2-(4-(6,8-Dichloro-3-(2-(dipropylamino)-2-oxoethyl)imidazo[1,2-a]pyridin-2-yl)-phenoxy)ethyl acetate (3)

Ethyl 2-bromoacetate (90 μL, 0.82 mmol), KI (0.18 g, 1.08 mmol), K2CO3 (0.4 g, 2.88 mmol) and nBu4NI (0.05 g, 0.14 mmol) were added in order to a stirred solution of 2-(6,8-dichloro-2-(4-hydroxyphenyl)imidazo[1,2-a]pyridin-3-yl)-N,N-dipropylacetamide (2) (0.3 g, 0.72 mmol) in anhydrous DMF. The mixture was stirred overnight at room temperature and the solvent was then evaporated under reduced pressure. The residue was treated with water (50 mL) and the mixture was extracted with ethyl acetate (3 × 20 mL). The organic layer was dried over Na2SO4 and completely dried under vacuum. The crude product was purified by silica gel column chromatography [light petroleum ether:ethyl acetate = 1:1 (v/v)] to yield 3 (0.28 g, 78%) as a white solid: mp 105–108 °C; IR (KBr): 1736, 1645 cm−1; 1H NMR (CDCl3) δ: 0.74 (t, J = 7.4 Hz, 3H, CH3), 0.87 (t, J = 7.4 Hz, 3H, CH3), 1.4–1.6 (m, 4H, CH2), 2.13 (s, 3H, CH3COO), 3.10 (t, J = 7.7 Hz, 2H, CH2NCO), 3.30 (t, J = 7.7 Hz, 2H, CH2NCO), 4.07 (s, 2H, CH2CO), 4.23 (t, 2H, J = 5.0 Hz, CH2O), 4.46 (t, 2H, J = 5.0 Hz, CH2OCO), 7.02 (d, J = 9.0 Hz, 2H, Ar), 7.27 (d, J = 2.0 Hz, 1H, Ar), 7.61 (d, J = 9.0 Hz, 2H, Ar), 8.29 (d, J = 2.0 Hz, 1H, Ar); MS (ESI) m/z 529.2 (M + Na) + . Anal. (C25H29Cl2N3O4) C, H, N.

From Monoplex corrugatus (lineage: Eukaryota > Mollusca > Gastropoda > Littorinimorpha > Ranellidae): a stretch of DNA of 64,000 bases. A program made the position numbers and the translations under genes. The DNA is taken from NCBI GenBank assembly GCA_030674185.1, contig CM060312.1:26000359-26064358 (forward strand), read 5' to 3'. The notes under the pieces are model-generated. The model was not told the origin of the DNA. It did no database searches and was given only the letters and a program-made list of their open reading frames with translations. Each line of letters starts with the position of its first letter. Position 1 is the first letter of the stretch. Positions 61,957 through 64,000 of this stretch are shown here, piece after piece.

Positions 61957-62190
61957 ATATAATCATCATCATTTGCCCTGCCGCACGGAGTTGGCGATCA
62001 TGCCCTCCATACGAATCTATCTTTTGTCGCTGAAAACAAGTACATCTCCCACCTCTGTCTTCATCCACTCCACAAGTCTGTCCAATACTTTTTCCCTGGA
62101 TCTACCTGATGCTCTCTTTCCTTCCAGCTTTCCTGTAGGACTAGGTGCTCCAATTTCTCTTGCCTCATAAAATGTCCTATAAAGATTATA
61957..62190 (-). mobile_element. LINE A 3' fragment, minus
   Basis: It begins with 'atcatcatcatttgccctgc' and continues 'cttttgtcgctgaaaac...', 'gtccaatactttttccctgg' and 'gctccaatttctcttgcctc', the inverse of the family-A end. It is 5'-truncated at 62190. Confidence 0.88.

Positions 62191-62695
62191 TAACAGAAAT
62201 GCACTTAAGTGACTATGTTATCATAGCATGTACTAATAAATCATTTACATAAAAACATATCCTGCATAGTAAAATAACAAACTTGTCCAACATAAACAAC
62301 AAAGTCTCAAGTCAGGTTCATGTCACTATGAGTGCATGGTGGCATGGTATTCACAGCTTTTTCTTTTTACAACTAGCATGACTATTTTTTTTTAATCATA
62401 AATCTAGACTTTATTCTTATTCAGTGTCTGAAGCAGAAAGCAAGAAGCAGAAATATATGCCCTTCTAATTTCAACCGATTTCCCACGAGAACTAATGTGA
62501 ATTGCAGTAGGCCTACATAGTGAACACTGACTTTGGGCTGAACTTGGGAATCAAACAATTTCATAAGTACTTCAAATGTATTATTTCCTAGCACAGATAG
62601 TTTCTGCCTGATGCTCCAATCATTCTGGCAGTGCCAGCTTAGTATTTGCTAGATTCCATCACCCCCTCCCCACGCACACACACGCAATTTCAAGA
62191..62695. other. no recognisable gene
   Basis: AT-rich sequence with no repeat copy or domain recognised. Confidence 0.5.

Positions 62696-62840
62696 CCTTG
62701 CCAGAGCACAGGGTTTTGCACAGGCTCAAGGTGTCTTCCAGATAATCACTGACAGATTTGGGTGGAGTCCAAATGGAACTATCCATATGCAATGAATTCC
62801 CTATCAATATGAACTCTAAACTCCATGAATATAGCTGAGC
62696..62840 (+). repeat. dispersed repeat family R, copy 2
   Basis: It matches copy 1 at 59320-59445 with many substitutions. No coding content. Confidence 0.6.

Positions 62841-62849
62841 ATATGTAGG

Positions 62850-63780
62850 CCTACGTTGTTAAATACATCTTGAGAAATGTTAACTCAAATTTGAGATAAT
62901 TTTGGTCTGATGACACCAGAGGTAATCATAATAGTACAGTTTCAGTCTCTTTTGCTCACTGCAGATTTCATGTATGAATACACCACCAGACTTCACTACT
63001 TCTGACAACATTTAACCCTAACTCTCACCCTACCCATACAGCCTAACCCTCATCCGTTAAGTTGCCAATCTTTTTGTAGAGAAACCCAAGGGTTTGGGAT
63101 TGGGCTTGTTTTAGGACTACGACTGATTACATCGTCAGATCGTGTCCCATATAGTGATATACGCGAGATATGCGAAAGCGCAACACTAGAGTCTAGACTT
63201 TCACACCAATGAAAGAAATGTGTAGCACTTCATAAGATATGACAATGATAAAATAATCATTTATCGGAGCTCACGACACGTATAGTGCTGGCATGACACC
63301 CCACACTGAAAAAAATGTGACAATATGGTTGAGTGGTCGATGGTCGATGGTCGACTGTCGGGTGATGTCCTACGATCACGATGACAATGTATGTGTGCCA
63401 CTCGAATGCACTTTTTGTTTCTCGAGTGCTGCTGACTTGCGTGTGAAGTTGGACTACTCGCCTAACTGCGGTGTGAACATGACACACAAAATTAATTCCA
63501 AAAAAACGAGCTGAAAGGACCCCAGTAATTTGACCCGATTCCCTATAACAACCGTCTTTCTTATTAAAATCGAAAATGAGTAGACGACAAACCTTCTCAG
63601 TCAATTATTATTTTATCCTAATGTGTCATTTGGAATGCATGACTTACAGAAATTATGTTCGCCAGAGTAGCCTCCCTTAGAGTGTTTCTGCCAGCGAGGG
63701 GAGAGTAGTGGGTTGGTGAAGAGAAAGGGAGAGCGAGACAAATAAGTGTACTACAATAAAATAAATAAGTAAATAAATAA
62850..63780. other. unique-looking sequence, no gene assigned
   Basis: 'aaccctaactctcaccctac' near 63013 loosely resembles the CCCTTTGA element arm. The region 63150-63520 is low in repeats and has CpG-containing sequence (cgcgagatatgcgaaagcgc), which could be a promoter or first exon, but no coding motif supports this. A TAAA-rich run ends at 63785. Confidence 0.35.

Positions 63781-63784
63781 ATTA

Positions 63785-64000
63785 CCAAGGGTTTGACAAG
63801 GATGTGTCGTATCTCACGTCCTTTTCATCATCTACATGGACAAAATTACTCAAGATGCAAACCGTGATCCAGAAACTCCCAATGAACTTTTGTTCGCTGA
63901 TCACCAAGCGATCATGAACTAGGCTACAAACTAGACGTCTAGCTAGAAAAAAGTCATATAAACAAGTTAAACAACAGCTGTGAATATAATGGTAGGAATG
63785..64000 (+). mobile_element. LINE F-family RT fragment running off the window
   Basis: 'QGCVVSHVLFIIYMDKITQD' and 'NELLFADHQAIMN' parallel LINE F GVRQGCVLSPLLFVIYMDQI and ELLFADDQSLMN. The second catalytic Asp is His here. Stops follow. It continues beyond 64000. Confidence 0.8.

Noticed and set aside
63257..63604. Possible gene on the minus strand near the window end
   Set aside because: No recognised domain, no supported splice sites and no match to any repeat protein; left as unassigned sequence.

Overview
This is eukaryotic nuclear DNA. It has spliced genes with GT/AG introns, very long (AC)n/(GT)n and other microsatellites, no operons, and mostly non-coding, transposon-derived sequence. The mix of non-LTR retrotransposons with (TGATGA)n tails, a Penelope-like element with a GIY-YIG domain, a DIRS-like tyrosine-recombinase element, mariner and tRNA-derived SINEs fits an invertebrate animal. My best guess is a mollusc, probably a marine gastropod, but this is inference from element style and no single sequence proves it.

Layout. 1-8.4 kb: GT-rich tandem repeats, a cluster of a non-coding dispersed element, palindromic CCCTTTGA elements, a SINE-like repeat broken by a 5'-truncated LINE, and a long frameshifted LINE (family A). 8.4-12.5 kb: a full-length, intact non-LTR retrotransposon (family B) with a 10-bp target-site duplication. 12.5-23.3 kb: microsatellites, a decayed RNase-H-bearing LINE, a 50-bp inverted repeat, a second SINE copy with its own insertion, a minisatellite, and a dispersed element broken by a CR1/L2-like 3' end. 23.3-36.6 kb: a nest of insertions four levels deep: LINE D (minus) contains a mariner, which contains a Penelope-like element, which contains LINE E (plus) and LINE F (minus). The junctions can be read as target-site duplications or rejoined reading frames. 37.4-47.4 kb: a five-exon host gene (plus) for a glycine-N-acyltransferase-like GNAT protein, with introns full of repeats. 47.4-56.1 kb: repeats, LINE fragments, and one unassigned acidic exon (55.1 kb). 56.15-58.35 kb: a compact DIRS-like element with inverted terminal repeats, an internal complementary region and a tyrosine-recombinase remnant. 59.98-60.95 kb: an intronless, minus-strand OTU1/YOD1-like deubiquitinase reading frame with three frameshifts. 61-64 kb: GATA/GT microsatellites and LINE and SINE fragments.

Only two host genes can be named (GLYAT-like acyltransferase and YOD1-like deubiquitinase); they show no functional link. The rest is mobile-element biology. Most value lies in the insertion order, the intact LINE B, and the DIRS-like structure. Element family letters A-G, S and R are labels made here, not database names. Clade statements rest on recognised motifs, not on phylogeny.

2-(2-(4-(2-Hydroxyethoxy)phenyl)-6,8-dichloroimidazo[1,2-a]pyridin-3-yl)-N,N-dipropylacetamide (4)